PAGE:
The suppression of creative musical life under Communism had as one of its little-noticed side effects a delay in the development in the historical-performance movement in Eastern Europe. The result is a vast body of music that has lain untouched for centuries. Perhaps it contains beauties untold; perhaps it even contains the secret of how we can all just get along. The library of the Jasa Gora Monastery in Czestochowa contains music by no fewer than 120 Polish composers from various time periods -- some 3,000 works in all. These are now being investigated, published, performed by historically appropriate forces, and recorded. From the evidence of this disc, the 13th in an ongoing series, the enterprise is yielding fascinating sounds. The disc presents sacred works by Amando Ivancic Osppe, a monk and composer born in 1727 who was born in Croatia and apparently worked in Bohemia. The back cover of the album gives a tentative 1790 deathdate, but the booklet itself suggests that he might have died in 1762 -- but that "the heyday of Ivancic's compositional career spanned the years 1755 to 1770." A native-born composer might seem a better use for the resources devoted to this series, but his work was known in Poland and is little heard today. The degree to which he had absorbed the new Classical simplicities is impressive whatever its date, but what is really striking for the listener is the degree to which he made the early Classical style his own. It is hard to think of a mass from the third quarter of the eighteenth century, by Haydn or anyone else, that resembles the Missa Solemnis recorded here. The most distinctive feature is the restricted role of the choir, which merely accents rather than frames the text. Hear the beginning of the Gloria, where the word "pax" is immediately batted around among the soloists after an introductory phrase of plainchant. The expressive load is carried by the soloists -- yet the composer only rarely has recourse to operatic language. The mass is short, and the text is divided up into two- or three-minute sections, mostly with a bouncy, dancelike melodic idiom that the booklet accurately describes as charming. (The booklet is a sumptuous, detailed, and quite informative thing, but be aware that it also contains its share of out-and-out religious exhortation, including a lengthy and not really germane quotation from the writings of then Cardinal Ratzinger.) Some highlights to try as samples include the angelic dialogue of the Incarnatus, with accompaniment from an organ continuo, and the final Dona nobis pacem. The textier sections of the Credo are dealt with by giving lines of text simultaneously to different parts, but in other places Ivancic focuses sharply on single words or ideas. The smaller works toward the end of the album are for soloists only, but there is not a sharp difference in style between them and the Missa Solemnis. The Concerto Polacco ensemble delivers a sympathetic interpretation of the music even if the musicians are not -- in the matter of getting precise sounds out of natural horns, for instance -- yet in a league with Western European Classical-era specialists, and the small Sine Nomine vocal ensemble (don't call them nobodies!) achieves just the pleasant, modest sound the music calls for. A fascinating release that leaves one wanting more.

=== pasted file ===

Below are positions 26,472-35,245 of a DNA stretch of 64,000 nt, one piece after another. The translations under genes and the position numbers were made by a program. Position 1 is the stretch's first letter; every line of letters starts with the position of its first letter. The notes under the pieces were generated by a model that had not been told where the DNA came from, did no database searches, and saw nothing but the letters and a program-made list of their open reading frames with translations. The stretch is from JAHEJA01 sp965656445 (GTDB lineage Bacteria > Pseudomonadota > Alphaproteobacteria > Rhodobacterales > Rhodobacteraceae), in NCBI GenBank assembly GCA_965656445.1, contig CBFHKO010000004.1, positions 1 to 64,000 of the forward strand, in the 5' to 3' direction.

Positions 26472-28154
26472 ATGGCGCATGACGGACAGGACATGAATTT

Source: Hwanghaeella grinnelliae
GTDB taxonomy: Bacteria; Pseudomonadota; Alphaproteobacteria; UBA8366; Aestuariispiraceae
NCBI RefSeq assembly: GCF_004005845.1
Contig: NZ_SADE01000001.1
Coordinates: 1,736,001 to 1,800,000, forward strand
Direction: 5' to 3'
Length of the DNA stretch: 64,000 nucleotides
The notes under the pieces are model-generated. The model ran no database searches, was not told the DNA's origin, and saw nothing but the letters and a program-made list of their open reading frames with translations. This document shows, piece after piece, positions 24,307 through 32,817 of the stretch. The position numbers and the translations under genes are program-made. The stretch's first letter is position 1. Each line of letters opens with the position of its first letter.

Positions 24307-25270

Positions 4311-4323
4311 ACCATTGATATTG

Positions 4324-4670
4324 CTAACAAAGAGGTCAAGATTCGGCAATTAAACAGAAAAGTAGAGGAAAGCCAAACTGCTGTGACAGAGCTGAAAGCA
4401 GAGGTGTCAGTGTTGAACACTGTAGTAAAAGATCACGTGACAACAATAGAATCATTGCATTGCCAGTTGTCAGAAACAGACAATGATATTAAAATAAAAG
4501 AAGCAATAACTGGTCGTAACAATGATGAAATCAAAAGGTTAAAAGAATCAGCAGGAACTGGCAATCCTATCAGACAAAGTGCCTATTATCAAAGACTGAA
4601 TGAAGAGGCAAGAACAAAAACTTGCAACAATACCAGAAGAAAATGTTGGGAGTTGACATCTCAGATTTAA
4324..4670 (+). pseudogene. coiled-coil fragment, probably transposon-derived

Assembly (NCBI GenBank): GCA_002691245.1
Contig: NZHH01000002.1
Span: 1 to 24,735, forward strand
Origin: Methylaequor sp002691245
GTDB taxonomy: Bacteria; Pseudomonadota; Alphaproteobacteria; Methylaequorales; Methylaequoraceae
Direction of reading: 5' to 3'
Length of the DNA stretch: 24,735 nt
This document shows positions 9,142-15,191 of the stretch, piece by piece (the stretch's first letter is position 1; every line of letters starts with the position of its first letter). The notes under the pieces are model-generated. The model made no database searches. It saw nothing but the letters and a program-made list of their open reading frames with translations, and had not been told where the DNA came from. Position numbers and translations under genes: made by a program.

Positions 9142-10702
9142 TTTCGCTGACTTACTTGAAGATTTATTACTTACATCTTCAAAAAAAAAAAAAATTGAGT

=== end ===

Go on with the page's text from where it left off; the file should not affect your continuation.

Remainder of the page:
AllMusic Review by James Manheim
|Missa Solemnis, for 4 voices, 2 horns, 2 violins & organ|
|Litania de Beata Maria Virgine, for 4 voices, 2 violins & organ|